With its emergency storm-response plan in place, Xcel Energy was prepared to handle the storm restoration in June 2013. The high winds blew through the city, and no one was able to escape from the wrath of the storm, which took down a main line in the middle of a residential area.

The fire department first barricaded the road until linemen could clear the downed wires. Using their mobile data terminals, the field crews first determined they were in the right spot. Then they used phase sticks and proximity testers to alert them when energized lines and equipment were nearby.

Because the storm came in three different waves within a short time frame, the linemen would make repairs and restore power, only to have the poles and lines ripped down by the strong winds once again.

When the second storm hit, the field crews were in full storm-restoration mode. Then, when the next wave of the storm hit, the linemen were already out on the site.

For example, one crew was just getting ready to throw the fuse into the cutout and restore the tap when the sirens started blaring. As the wind picked up, the linemen had to try to hold on to the pole and ride out the storm. With no safe way to make it down to the ground, they had to stay in position while the winds whipped through the restoration zone. After the winds died down, the linemen had to make the same repairs and, once again, work to restore power.

The linemen worked about 16 hours a day on the storm restoration. The crews first focused on responding to the power outages that affected the most customers. When another storm came through, the field crews had to regroup, restart and reprioritize tasks. As a result, the storm-restoration process was more complicated than in previous storm events.

Because of the sheer magnitude of the storm and the number of outages, Xcel Energy engaged its regional mutual aid contacts in the Midwest after the first wave. However, as the second and third storms hit, the utility had to reach beyond those utilities and contractors to get even more assistance. In the end, Xcel Energy had more than 1,000 field workers handling storm restoration, which is the largest field workforce the utility has had in Minnesota following a storm.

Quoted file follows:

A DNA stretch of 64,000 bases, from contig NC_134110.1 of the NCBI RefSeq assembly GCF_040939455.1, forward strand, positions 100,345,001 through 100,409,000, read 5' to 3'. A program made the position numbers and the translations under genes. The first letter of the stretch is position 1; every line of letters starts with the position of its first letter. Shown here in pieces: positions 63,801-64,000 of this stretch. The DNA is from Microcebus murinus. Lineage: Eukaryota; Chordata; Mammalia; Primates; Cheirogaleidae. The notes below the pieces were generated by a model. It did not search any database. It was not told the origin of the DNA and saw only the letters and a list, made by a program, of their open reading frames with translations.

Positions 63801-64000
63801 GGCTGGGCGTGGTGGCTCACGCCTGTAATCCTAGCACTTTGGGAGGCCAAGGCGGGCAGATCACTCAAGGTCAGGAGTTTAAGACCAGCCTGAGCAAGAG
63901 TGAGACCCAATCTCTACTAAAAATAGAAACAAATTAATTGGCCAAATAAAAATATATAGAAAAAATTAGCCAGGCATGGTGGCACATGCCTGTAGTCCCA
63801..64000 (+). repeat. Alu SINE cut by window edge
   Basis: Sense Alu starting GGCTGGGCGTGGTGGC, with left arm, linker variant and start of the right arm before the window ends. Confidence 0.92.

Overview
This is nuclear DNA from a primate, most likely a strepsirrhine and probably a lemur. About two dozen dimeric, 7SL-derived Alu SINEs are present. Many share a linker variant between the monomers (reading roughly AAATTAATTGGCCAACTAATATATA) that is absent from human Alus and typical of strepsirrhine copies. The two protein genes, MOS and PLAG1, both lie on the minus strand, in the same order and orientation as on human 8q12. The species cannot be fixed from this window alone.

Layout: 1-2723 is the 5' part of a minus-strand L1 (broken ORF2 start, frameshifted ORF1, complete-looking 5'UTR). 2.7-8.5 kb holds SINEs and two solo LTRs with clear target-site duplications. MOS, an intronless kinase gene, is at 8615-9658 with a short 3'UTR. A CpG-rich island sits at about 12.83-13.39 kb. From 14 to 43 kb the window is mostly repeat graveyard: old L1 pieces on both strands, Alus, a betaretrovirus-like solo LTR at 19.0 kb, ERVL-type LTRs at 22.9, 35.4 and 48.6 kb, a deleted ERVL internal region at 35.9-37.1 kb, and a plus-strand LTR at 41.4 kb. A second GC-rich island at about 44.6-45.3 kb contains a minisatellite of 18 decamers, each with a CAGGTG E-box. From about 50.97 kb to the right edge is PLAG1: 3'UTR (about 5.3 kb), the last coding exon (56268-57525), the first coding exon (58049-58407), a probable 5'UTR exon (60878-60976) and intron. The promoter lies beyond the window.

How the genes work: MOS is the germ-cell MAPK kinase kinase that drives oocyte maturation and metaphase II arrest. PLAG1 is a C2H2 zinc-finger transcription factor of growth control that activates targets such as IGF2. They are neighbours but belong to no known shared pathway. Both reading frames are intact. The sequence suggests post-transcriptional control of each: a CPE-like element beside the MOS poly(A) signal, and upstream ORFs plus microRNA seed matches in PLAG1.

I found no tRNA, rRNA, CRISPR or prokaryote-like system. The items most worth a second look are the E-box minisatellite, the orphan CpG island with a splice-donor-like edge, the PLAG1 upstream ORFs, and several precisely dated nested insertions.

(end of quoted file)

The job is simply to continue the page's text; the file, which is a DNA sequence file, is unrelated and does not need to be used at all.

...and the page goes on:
Crews carefully work to restore power where trees have fallen across power lines and onto rooftops.

Partnering with Others

When responding to a major storm, safety is paramount for field crews as well as mutual aid utilities and contractors. To prevent injuries and incidents on the restoration site, the utility mandates all of the external workers attend a safety briefing. During this meeting, the safety professionals and management team meet with the crews to review Xcel Energy’s policies and procedures.

To ensure mutual aid workers are up-to-date on current conditions, Xcel Energy assigns each crew a bird dog in the field. These key contacts can provide the mutual aid crews with data from their mobile data terminals. The engineers and managers meet with each crew before linemen go into the field. Then they review their expectations and their contact at Xcel Energy.